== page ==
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Restoring Laminin Polymerization Via a Chimeric Linker Protein Rescues Muscle Pathology of Congenital Muscular Dystrophy Type 1A

by
Stephanie Capizzi Crosson
B.A., Rutgers University - 2006


Thesis Advisors: Peter D. Yurchenco, M.D., Ph.D.
Graduate Program in Biochemistry


Robert Wood Johnson Medical School
Research Tower, Room V-10
Piscataway

Friday, June 6, 2014
2:00 p.m.


Abstract

Laminin-2-deficient congenital muscular dystrophy (MDC1A), an incurable disease of skeletal muscle wasting with peripheral neuropathy, is caused by the reduction or absence of the 2-chain of laminin-211 in neuromuscular basement membranes. While there is an increase in laminin-4 (Lm-411) expression in MDC1A, it is thought that it cannot substitute for the absent subunit because it does not polymerize or bind well to receptors.
The goal of this project was to study the contributions from laminin polymerization and receptor-binding domains to basement membrane assembly, to explore differences among laminin isoforms, and to develop reparative proteins that may improve the disease phenotype in mouse models of MDC1A by modifying laminin-4 function.
A series of laminin-binding linker proteins were engineered to provide scaffold-forming and receptor-binding activities to recombinant laminins. Two of these proteins (LNNd and 1NtAFs1) were found to enable laminin polymerization and thereby increase basement membrane assembly of non-polymerizing laminins on cultured Schwann cells and myotubes. When LNNd was combined with mini-agrin (a laminin-binding linker to enhance receptor-binding) on myotubes or Schwann cells, or provided with both activities contained within a single protein (1shortmA), basement membrane assembly of laminin-411 was promoted beyond that seen with each activity alone.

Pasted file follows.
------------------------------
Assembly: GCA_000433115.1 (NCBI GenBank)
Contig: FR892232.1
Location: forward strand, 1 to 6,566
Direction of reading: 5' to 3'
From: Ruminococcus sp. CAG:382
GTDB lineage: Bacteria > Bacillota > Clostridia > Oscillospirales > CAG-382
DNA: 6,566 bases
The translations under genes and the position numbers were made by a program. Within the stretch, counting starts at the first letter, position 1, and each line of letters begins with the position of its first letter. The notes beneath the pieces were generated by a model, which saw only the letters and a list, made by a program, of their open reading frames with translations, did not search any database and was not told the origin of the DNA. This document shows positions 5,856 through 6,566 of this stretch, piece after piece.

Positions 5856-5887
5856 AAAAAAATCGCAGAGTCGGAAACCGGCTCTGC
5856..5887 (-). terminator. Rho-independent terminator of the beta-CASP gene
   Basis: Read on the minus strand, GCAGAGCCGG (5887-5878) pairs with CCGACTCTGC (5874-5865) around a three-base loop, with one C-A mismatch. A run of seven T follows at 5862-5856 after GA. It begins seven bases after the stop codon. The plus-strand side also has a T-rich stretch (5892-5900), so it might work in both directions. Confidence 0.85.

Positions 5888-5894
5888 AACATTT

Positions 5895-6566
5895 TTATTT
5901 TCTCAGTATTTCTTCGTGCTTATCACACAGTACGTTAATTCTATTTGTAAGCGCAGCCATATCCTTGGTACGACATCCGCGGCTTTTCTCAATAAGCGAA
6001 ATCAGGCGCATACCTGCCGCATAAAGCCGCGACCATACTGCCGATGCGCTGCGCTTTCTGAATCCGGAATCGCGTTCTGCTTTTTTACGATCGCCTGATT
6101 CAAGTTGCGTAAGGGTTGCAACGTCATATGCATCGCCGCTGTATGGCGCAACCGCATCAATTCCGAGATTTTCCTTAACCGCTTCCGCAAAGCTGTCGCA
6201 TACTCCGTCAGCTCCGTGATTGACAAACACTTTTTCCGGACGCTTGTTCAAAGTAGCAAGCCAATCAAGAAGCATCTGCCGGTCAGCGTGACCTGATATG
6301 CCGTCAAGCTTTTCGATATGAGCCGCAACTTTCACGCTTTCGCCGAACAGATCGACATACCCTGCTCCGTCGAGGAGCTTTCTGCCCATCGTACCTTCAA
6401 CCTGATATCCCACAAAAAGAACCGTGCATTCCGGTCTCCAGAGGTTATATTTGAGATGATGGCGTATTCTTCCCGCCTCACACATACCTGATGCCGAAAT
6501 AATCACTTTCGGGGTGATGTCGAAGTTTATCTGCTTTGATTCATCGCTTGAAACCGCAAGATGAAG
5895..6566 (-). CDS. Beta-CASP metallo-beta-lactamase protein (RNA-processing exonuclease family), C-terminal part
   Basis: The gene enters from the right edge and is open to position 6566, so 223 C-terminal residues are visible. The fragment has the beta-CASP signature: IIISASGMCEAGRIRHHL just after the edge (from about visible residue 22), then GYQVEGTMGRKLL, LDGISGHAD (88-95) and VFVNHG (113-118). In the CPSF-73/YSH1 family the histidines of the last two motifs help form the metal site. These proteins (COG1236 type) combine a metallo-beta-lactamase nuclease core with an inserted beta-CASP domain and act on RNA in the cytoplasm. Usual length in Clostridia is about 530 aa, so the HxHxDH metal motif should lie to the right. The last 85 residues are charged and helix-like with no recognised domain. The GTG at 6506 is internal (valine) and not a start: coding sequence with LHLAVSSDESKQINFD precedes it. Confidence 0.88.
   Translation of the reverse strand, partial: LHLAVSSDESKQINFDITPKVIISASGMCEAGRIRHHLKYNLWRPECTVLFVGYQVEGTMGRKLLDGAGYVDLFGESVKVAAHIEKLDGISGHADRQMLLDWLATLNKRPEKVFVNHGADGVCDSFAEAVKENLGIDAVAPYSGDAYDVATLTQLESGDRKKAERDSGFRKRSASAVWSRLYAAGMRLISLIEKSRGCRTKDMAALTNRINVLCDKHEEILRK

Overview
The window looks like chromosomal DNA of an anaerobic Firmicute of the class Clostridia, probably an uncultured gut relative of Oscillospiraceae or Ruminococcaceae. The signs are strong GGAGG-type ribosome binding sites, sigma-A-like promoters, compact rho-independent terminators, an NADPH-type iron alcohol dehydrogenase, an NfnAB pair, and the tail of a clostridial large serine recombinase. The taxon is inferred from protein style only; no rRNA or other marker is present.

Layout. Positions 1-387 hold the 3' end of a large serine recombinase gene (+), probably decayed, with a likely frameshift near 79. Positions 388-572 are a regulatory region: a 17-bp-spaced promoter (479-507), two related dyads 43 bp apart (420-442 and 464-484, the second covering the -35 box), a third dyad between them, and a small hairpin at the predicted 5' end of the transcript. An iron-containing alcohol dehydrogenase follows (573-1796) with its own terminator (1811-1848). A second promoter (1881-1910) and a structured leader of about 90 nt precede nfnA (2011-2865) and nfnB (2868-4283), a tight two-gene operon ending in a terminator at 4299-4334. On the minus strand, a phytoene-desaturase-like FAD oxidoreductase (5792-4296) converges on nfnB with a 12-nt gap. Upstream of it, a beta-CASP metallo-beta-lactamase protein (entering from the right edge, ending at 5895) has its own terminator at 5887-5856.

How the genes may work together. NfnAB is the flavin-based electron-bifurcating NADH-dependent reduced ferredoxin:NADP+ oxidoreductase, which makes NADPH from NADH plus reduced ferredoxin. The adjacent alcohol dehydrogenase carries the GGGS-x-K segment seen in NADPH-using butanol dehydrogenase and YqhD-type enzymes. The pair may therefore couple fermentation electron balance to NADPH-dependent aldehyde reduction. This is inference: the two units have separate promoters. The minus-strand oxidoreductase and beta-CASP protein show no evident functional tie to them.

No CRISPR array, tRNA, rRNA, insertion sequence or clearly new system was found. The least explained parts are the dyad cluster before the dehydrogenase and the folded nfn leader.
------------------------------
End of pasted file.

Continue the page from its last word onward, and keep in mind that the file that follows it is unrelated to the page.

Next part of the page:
To evaluate LNNd in dystrophic mouse muscle, LNNd was also transgenically expressed in muscle of two MDC1A mouse models, i.e. an N-terminally-truncated laminin-2 subunit (dy2J) and the laminin 2-knockout mouse (dy3K). Expression of LNNd in dy2J mice increased myofiber areas, decreased fibrosis and the fraction of regenerating myofibers, and shifted the N-terminally truncated laminin-211 in muscle homogenates from soluble to a matrix fraction. LNNd expression in dy3K mice doubled their life expectancy, increased weights and muscle strength, increased myofiber size, and decreased muscle fibrosis. However, the extent of repair was less in dy3K compared to dy2J. This led to the prediction that combining a polymerization and anchorage repair (LNNd + mini-agrin) will maximize muscle repair in laminin-2 deficient muscular dystrophies.
Overall the study validates a polymerization/anchorage model of basement membrane assembly, establishes that an engineered protein can enable laminin polymerization, and reveals that two models of MDC1A can benefit from transgenic expression of the protein.


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